The buy was pretty easy to do on DEGIRO, no issues here. At first, not very clear, but it turned out quite OK. I will post more information on the future on how to use DEGIRO. I received a mail notification for both the deposit and the trading transactions. Everything seems fine.

I am not yet totally sure on my final portfolio. But VT will definitely be a part of it and probably a large part at that. I will keep you up to date as soon as I update my portfolio.

If you want to learn more about brokers, learn How to buy an ETF with Interactive Brokers

About the author

Mr. The Poor Swiss

Mr. The Poor Swiss is the main author behind thepoorswiss.com. In 2017, he realized that he was spending more and more every year, falling into the trap of lifestyle inflation. He decided to cut on his expenses and increase his income. This blog is relating his story and findings. In 2018, he saved more than 40% of his income. He made it a goal to reach Financial Independence. You can send Mr. The Poor Swiss a message here.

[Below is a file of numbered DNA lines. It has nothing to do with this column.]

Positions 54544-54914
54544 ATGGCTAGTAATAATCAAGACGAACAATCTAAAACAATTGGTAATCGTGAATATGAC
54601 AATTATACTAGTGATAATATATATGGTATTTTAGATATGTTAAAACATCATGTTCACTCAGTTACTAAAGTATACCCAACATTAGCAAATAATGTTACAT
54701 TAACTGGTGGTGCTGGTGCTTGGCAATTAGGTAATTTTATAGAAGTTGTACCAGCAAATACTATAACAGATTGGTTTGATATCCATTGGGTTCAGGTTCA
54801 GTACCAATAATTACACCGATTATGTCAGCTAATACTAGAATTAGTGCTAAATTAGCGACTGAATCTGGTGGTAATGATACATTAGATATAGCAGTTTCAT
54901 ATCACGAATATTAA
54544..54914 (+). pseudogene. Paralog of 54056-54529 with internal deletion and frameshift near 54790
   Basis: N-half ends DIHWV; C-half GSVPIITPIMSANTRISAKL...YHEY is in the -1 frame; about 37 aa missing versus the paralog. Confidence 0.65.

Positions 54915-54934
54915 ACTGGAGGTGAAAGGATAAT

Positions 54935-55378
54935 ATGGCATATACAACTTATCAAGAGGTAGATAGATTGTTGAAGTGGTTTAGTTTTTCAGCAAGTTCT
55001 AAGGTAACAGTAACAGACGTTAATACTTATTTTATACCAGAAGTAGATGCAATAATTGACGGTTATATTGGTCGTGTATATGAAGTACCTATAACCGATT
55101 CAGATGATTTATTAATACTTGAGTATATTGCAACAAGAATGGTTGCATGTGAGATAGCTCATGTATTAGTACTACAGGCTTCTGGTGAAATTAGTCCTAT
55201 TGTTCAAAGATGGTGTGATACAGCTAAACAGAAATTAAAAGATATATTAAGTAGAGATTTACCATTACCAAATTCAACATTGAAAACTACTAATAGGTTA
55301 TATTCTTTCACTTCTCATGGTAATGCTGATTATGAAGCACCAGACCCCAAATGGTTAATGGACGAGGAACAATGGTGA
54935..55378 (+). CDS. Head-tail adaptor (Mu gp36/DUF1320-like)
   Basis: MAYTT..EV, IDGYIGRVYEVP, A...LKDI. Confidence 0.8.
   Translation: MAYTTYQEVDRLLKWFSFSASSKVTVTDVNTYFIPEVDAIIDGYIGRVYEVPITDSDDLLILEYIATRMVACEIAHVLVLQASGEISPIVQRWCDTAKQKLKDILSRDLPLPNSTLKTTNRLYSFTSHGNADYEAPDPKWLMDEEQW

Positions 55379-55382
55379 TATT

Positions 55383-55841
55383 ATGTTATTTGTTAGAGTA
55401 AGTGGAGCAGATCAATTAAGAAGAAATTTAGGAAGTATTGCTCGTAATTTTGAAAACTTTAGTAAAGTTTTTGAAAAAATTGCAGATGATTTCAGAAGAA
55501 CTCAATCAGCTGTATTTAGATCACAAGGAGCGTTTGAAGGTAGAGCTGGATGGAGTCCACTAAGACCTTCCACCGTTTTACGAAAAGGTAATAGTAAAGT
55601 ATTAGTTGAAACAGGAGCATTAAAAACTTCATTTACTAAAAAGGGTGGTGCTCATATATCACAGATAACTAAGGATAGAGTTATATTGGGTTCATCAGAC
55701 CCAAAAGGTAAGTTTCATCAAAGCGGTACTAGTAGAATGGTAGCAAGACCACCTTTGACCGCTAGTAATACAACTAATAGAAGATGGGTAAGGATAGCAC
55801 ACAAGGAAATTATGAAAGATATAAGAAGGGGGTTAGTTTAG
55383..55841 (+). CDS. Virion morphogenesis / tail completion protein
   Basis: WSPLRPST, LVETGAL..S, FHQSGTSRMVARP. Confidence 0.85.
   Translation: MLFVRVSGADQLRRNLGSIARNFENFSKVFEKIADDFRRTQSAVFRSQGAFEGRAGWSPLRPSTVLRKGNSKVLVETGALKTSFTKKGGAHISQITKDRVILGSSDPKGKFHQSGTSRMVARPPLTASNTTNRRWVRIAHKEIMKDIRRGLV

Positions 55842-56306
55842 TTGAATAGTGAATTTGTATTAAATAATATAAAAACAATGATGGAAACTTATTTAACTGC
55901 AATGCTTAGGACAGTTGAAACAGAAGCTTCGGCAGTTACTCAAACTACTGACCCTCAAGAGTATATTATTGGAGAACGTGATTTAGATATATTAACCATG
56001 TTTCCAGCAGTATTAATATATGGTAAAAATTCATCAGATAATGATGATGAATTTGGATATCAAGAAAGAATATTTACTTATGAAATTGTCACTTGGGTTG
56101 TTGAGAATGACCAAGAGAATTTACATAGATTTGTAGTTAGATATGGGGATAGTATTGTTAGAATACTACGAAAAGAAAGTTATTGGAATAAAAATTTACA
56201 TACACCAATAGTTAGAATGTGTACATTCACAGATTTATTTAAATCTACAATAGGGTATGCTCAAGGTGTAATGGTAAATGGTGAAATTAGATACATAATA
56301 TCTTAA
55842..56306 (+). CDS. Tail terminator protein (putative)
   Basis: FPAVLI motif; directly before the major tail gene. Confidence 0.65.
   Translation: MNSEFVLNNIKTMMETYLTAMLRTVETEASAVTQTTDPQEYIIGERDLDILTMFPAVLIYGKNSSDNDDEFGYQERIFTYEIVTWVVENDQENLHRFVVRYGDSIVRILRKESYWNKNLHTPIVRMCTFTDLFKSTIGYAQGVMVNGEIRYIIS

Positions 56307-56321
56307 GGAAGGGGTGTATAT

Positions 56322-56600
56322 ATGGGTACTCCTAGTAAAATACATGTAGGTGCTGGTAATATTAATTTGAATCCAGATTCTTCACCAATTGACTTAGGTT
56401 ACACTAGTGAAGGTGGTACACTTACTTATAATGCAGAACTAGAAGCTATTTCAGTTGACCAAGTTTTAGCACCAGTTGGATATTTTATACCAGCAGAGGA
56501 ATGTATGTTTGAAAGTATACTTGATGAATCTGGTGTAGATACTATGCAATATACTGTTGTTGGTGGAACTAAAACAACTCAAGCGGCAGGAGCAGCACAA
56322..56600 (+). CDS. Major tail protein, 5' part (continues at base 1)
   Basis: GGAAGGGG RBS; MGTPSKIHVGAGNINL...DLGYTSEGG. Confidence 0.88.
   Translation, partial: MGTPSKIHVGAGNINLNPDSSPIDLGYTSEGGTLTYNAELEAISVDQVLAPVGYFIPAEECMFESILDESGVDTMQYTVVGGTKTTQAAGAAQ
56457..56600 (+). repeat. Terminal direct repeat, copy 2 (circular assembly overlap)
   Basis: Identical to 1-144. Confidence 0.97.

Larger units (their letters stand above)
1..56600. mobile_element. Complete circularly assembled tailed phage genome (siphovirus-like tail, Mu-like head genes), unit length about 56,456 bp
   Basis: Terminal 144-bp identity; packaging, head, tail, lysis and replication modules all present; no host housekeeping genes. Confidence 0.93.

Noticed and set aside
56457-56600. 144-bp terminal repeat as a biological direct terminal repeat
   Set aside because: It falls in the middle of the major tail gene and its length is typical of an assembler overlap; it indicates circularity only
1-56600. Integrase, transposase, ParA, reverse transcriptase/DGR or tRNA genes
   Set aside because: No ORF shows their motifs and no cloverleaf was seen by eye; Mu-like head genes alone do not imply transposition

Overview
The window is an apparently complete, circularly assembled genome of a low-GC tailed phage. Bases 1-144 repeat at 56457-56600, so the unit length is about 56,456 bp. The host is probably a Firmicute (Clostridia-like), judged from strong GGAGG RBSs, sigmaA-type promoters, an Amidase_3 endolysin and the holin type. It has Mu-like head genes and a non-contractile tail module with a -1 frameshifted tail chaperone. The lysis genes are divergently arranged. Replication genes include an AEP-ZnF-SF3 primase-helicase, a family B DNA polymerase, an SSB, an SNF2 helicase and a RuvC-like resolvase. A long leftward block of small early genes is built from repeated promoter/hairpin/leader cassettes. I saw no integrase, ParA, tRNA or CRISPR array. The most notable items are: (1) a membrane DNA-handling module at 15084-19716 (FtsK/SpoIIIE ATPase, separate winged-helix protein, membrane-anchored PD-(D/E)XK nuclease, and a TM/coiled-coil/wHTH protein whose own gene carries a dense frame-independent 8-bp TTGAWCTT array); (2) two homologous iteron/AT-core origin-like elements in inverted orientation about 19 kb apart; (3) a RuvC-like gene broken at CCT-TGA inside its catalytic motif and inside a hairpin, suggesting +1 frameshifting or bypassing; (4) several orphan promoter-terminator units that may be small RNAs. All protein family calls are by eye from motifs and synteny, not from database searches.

6 thoughts on “How to Deposit Money on DEGIRO and Buy an ETF”

  1. Hi,

    I just wanted to know whether you have any USD bond ETF or mutual fund in mind that can be bought through DeGiro. Thanks.

    1. Hi Julio,

      Thanks for stopping by.

      If I were to buy a USD Bond ETF, I would definitely buy Vanguard Total Bond Market ETF (BND). It is indexing the entire bond market of the US. And it has very cheap TER (0.05).

      Cheers

  2. Hi Mr. The Poor Swiss,

    Thanks for sharing.

    Let me ask you several questions:

    1)You wrote “It has a very low Total Expense Ratio (TER) is 0.11%”.
    I am wondering what is the difference between Total Expense Ratio and Expense Ratio?
    Today (26.03.2019) I checked the link you provided and found: Expense ratio 0.09%.

    2)You also wrote: “The fund contains 2.6% of stocks from Switzerland”.
    Again, today I checked “Market allocation” section of the ETF and found 2.5%.
    Is it possible that Vanguard changed the percentage since the time you wrote the article?
    The same goes for the number of stocks: 7955. Today I found the following number: 8109.

    3)After reading this: “I am not totally sure on my final portfolio, but VT will definitely be a part of it and probably a large part at that”,